Interviewing Basics for Business Analysts

What makes a “Good” Interviewer?

Interviewing TechniquesInterviewing is far and away the most common approach for discovering business and stakeholder requirements. The Requirements Solutions Group (RSG), our strategic training partner, has a seminar on How to Elicit (Gather), Write, and Analyze Business Requirements. It contains a group exercise on what makes a good interviewer. The exercise uses brainstorming to get a list and then applies a prioritization technique to identify the top four characteristics. In the debrief, we then discuss specific aspects of the highest ranked characteristics.

In this post, I will share a collection of the most common characteristics identified by many groups and offer some insights into each characteristic. This list is not meant to be the definitive answer to which characteristics are the most critical. It is meant to be food for thought. Eat well and digest thoughtfully.

1. A Good Interviewer Is a Good Listener

I could write an entire post on this characteristic alone. Oh, wait – I already did. See the January, 2010 post The Fine Art of Listening.

2. A Good Interviewer Asks the Right Questions

Know what to ask the individual you are interviewing. Make sure that your questions target the interviewee’s area of expertise. Do not ask a manager about the details of the business process she manages unless you are simply trying to establish a baseline to check against the process that people who perform it describe. Managers quite often describe the process the way they think it should be done or the way they did it when they were doing the process. For a legitimate business process analysis, you need to know how it is done now. The people doing it are generally the best source. For ideas on how to figure out what to ask, see my April, 2011 post Of Asking and Telling – Interviewing Techniques for Business Analysis.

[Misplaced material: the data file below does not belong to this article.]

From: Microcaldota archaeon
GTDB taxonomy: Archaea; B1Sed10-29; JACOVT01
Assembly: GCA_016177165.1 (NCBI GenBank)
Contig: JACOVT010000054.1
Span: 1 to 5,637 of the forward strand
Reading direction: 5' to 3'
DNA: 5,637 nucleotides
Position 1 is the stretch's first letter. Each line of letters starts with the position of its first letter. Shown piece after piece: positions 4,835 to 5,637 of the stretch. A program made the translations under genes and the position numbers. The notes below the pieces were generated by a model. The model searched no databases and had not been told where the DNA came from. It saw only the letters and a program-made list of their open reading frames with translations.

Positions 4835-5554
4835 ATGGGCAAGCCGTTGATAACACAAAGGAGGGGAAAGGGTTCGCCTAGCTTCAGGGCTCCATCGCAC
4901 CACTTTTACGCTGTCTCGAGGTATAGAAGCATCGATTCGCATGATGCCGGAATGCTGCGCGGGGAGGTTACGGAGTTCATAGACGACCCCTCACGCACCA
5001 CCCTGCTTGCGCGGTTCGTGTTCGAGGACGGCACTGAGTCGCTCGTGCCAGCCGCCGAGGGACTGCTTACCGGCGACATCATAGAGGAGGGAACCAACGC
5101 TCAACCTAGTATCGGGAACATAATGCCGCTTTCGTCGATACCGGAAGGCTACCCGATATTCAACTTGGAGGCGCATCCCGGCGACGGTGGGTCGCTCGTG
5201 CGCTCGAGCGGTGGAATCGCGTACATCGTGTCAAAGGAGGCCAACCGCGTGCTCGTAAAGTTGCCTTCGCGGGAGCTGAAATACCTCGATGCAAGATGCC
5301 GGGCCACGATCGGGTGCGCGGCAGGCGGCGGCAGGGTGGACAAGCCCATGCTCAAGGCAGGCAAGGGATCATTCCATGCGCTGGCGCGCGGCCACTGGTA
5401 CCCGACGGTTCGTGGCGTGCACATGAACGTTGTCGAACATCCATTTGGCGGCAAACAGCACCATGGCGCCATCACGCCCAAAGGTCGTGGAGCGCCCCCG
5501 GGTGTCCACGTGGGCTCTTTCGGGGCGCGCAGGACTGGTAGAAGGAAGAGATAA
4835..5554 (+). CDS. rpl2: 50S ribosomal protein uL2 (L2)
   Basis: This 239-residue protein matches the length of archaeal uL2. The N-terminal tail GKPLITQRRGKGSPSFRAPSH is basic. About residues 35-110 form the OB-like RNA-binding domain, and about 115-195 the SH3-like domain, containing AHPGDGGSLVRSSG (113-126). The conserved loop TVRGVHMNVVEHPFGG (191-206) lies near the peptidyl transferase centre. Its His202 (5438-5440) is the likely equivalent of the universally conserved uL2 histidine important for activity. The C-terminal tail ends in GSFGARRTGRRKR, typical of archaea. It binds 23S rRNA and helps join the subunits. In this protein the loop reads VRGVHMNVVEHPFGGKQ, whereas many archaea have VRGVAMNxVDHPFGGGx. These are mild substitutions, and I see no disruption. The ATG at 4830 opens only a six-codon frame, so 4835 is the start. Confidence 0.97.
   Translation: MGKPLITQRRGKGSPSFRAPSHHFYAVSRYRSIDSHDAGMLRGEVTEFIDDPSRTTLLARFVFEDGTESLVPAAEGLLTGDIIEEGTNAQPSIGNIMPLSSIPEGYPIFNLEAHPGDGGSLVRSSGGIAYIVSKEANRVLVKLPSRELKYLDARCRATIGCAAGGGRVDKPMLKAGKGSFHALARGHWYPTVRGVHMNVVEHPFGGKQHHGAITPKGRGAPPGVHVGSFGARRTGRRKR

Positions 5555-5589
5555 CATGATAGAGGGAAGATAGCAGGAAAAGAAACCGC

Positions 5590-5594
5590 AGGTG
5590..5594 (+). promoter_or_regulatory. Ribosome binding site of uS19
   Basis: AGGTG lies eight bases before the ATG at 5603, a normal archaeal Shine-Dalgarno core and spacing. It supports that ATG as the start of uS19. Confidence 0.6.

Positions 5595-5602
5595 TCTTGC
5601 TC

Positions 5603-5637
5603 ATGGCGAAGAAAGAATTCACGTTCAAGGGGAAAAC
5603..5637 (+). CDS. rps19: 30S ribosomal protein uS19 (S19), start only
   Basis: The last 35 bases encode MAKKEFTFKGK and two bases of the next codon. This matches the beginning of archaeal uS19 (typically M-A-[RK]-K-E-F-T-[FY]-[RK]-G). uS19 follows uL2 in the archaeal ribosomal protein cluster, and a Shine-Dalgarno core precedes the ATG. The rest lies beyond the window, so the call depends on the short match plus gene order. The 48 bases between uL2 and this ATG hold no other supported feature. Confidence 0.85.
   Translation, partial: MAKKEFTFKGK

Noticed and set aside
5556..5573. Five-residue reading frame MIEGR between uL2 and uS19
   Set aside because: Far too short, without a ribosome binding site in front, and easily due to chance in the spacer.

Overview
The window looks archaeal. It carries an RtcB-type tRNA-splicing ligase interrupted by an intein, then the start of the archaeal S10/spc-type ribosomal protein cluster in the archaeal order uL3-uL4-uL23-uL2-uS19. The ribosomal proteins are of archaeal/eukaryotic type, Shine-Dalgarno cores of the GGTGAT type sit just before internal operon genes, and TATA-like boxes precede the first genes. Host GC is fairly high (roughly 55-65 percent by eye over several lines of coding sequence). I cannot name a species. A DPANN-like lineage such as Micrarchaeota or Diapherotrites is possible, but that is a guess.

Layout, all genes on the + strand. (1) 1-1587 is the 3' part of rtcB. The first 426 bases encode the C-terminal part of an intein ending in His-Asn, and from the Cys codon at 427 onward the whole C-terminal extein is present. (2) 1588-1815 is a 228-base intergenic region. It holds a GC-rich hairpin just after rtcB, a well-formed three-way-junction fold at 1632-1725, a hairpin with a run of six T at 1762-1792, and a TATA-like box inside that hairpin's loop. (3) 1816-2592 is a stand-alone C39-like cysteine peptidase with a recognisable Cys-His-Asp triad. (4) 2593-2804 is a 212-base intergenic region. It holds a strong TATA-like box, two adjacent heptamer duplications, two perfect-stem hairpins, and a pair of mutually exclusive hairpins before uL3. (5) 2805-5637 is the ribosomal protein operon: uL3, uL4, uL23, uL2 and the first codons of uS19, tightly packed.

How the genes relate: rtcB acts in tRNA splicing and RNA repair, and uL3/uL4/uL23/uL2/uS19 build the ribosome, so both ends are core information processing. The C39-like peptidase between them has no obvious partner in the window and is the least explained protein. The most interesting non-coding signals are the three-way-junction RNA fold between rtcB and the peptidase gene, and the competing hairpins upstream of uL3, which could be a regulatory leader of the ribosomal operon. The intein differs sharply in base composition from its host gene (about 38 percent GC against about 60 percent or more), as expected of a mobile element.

3. A Good Interviewer Asks the Question Right

Knowing the difference between open-ended and closed-ended questions is important for engaging the interviewee. Your job as interviewer is getting the interviewee to reveal what she knows about the topic. Use open-ended questions to get her talking and use closed-ended questions to confirm what you think she said. Paraphrasing is a fine tool of communication if it is used properly and is a great place for closed-ended questions.

4. A Good Interviewer Is Prepared and Organized

Having a list of questions to which you need answers and a written objective for the interview are great starting points. You also need to be able to effectively capture the responses and confirm that you are capturing what the interviewee really means. Send the interviewee your raw notes after the interview and request that she corrects anything she likes before you process them further.

5. A Good Interviewer Listens More Than He Talks

The old adage about having two ears and one mouth is a great starting point for the effective requirements discovery interviewer. This implies that 2/3 of the conversation should be coming from the interviewee and 1/3 from the interviewer. Remember, you are there to get her to tell you what she wants, not to tell her what she wants.